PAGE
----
Figure 1 shows the graph of quantum interaction potential for various values of the screening parameter which decays exponentially. Meanwhile, Figure 2 shows the graph of individual potentials plotted in the same scale with the quantum interaction potential (HYIQP). From this MATLAB plot, it can be seen that HYIQP is best suitable in describing bound state energies of diatomic molecules. In elementary quantum mechanics, the wave function implicitly described the behaviour of quantum mechanical systems. The developed potential model is used to study the behaviour of four diatomic molecules, namely, hydrogen, carbon (II) oxide, lithium hydride, and hydrogen chloride molecules. The wave function and probability density plots, gotten from mathematica programming as seen in Figures 3–8 for wave function plots and Figure 9 for probability density plots for orbital angular quantum numbers , and 5, respectively, is very significant in investigating the behaviour of diatomic molecules. This plot shows that carbon (II) oxide with maximum peak is very flammable and a highly toxic gas though industrially it is a good reducing agent. Lithium hydride possesses similar characteristic being a toxic and poisonous gas. However, the various plot shows that hydrogen chloride and hydrogen molecules are less reactive as compared to lithium hydride and carbon (II) oxide molecules.
2. Conventional Nikiforov-Uvarov Method
The NU method is based on reducing second-order linear differential equation to a generalized equation of hypergeometric type [30, 31]. This method provides exact solutions in terms of special orthogonal functions as well as corresponding energy eigenvalues. The NU method is applicable to both relativistic and nonrelativistic equations. With appropriate coordinate transformation the equation can be written as is a polynomial of degree one while and are polynomials of at most degree two.
In order to find the exact solution to (2), we set the wave function as and substituting (3) into (2) reduces (2) into hypergeometric type.where the wave function is defined as the logarithmic derivativewhere is at most polynomial of degree one.
Likewise, the hypergeometric type function in (4) for a fixed is given by the Rodrigue relation is the normalization constant and the weight function ρ(s) satisfies the conditionsuch thatIn order to accomplish the conditions imposed on the weight function , it is necessary that the classical orthogonal polynomials be equal to zero and its derivative be less than zero; that is,Therefore, the function and the parameter required for the NU method are defined as follows:The -values in (10) are possible to evaluate if the expression under the square root must be square of polynomials. This is possible, if and only if its discriminant is zero. With this, a new eigenvalue equation becomeswhere is as defined in (8) and, on comparing (11) and (12), we obtain the energy eigenvalues.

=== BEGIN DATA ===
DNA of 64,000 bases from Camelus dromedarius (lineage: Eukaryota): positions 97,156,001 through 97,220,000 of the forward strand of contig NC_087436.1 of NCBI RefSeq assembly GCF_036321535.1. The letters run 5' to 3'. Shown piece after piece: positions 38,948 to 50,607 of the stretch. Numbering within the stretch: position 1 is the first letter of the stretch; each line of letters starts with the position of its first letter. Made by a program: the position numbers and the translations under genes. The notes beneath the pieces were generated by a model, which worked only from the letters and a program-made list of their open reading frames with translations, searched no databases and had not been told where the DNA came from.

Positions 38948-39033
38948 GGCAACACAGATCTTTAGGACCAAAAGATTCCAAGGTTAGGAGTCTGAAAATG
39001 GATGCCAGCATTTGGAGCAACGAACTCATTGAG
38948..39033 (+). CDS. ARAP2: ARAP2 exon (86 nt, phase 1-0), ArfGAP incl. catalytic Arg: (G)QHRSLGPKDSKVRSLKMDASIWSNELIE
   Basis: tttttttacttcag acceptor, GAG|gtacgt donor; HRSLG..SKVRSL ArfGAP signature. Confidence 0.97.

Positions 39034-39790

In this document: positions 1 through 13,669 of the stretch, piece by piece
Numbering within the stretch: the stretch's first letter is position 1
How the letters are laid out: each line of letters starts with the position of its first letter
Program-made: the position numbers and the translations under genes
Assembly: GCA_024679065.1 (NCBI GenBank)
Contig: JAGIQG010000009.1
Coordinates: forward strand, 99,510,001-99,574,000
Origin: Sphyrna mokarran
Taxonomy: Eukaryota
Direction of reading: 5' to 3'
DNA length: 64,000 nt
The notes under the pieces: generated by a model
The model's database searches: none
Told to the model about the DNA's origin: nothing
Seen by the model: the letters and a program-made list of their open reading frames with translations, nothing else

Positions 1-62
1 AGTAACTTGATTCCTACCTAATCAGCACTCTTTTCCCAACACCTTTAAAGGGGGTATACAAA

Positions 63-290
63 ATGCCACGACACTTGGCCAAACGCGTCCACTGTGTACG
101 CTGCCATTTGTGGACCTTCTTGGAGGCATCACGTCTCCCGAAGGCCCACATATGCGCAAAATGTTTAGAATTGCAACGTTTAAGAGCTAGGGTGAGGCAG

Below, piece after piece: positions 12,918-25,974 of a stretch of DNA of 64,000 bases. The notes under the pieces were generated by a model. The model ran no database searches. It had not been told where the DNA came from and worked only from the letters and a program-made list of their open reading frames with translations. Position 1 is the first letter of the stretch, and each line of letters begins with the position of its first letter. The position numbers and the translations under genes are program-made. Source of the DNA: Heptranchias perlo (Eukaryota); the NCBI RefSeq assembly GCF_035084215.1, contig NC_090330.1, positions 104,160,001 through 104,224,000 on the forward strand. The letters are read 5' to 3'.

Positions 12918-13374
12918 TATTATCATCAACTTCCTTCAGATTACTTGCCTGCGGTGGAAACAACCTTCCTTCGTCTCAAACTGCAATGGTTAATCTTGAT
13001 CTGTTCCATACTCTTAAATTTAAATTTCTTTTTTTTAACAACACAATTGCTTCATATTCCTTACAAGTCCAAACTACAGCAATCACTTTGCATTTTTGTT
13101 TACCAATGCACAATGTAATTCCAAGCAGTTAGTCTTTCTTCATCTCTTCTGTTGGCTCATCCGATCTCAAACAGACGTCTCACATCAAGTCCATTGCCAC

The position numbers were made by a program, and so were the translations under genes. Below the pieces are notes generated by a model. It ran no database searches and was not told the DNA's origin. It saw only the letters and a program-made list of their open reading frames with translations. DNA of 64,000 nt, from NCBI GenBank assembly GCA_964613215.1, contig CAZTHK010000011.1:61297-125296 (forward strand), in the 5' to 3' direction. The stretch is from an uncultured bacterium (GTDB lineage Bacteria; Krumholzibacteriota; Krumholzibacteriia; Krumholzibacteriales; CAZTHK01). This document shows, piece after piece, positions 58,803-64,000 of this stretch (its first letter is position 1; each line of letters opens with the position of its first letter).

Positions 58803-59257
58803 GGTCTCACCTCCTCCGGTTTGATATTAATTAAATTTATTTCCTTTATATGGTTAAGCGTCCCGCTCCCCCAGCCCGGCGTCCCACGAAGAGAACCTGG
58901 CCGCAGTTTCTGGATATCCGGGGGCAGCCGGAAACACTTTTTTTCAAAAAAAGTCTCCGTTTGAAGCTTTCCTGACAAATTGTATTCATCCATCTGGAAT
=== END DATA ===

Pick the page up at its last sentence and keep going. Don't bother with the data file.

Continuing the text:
3. Radial Solution of Schrodinger Equation
Equation (14) can only be solved analytically to obtain exact solution if the angular orbital momentum number . However, for (14) can only be solve by using some approximations to the centrifugal term. Greene Aldrich approximation is best suitable for (14).
Let us define Greene Aldrich approximation asSubstituting (15) into (14) with the transformation giveswhere Simplifying (16) further reduced to Comparing (18) to (2) we obtained the following:Then, using (10), the polynomial equation then becomesTo find the value of we consider the discriminant such that Hence, Substituting the values of and into (20), then the four values of are given below. has four solutions and one of the solutions satisfied bound state condition which is is the condition for bound state solution. Using (8) we have it thatsuch that which satisfies the bound state condition. However using (11) Using (12)Equating (25) and (26) gives the resultSubstituting parameters of (17) into (27) givesEquation (28) is the energy for the combined potential.
3.1. Calculation of the Wave Function
By using (5), butthenTaking integral of (32) giveswhich then leads toEquation (34) can further be reduced toThe integration constant is ignored since the final equation is to be expressed in terms of Rodrique relation with normalization constant. Taking exponent of (35) givesEquation (36) gives the first part of the wave function. To determine the second part of the wave function, we first of all calculate the weight function.